Below is my response to Tony’s post on more reflection on MOOC and MITx
Here is my previous post where I shared my views on MOOC. Here Dave has also elaborated on what we could learn through the lens of rhizomatic learning and MOOC based on Cynefin Model.
What is the value of MOOC, especially to HE? I think there is already a trend towards learning with the affordance of technology, tools, social media and different COPs and networks by both educators and learners in HE. Would we need to gain a better understanding of what these mean and what the impacts are on HE?
MOOC provides an environment upon which learning with complex learning ecology is experimented and explored, so as to inform learners, technologists, educators and administrators (k-12, HE) and managers, engineers and learners from various businesses on the pros and cons of learning using various platforms or spaces in a complex digital landscape. That is the reality of what “authentic learning” means, and how it could be structured in a typical (future online) classroom environment, with networkers interaction with the networks, other people in the world, and a global environment. This would also help people to develop creative, innovative (though sometimes disruptive) solutions and practices in response to changing environment and demands, and to wicked problems. This would unearth the often good and best practices in simple and complicated cases, as experienced by each others in our institutions, and to refine the ideas for emergent learning, through interaction, participation and engagement in the networks and communities.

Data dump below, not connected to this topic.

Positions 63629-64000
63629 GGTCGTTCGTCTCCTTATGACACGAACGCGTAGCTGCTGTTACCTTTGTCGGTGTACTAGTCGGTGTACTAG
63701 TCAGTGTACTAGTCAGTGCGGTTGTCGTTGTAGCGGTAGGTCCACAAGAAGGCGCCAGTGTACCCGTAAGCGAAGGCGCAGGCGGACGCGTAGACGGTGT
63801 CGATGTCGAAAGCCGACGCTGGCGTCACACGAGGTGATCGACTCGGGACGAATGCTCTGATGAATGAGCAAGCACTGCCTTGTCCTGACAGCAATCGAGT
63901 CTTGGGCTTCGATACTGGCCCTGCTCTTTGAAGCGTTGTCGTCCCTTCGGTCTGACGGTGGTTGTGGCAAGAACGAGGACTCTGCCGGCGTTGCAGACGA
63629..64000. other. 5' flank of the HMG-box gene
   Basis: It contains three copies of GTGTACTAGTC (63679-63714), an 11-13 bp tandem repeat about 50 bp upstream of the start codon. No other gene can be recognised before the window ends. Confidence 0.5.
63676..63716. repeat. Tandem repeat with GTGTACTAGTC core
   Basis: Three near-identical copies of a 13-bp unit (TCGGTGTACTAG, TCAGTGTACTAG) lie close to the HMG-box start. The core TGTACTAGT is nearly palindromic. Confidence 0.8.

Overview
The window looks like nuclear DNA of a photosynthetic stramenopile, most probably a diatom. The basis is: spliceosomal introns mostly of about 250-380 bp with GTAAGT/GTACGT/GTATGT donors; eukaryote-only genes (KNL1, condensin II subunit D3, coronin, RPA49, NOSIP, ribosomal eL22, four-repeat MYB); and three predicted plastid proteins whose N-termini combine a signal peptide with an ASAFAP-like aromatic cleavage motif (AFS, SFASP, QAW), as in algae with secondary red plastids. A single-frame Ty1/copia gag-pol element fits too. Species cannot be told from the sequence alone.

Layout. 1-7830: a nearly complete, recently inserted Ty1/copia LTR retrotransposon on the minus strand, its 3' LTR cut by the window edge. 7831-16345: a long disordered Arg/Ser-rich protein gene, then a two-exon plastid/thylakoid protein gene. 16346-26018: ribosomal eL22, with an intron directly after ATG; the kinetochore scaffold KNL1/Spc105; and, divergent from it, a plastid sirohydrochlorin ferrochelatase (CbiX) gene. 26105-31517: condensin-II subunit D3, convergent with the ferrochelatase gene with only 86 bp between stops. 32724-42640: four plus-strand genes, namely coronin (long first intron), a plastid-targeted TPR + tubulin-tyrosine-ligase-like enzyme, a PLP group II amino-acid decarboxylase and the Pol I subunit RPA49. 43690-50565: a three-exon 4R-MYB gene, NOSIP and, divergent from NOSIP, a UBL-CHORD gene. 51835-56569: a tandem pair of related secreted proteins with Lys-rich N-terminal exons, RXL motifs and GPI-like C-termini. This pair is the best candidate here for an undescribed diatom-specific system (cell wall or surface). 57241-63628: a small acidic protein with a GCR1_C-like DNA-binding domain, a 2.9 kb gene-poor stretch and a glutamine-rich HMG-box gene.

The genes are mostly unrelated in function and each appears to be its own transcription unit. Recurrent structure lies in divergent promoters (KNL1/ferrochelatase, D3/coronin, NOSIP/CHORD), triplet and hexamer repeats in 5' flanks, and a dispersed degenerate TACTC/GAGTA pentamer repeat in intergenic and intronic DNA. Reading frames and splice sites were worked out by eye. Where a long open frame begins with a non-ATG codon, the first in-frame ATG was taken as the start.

These networked learning environment (MOOC) would provide more opportunities for experts, educators and facilitators, knowledgeable others and novices to share and learn together, without the hindrance and silo effect that is typical in a formal organizational setting. The communities that emerged from the MOOC would also form the basis of networked learning, as I have shared in my previous posts here, here and here.
Staying as a lurker may also be a good way to learn too, for some people, as these lurkers have the opportunity to see how “experts”, “knowledgeable others” and active participants facilitate, interact and share with both similar or dissimilar views or opinions, and thus gain a better understanding on how these would impact on HE, K-12 education, the economy, etc. There are certain assumptions that I have made here. Without a MOOC as a precursor, I reckon we may just be looking forward to some networks, networkers, or opinion leaders, without any places (such as blogs) to share and discuss facts, opinions with dialectic discourse among us.
I will continue to explore and share other aspects of MOOC and its impact on HE in future posts.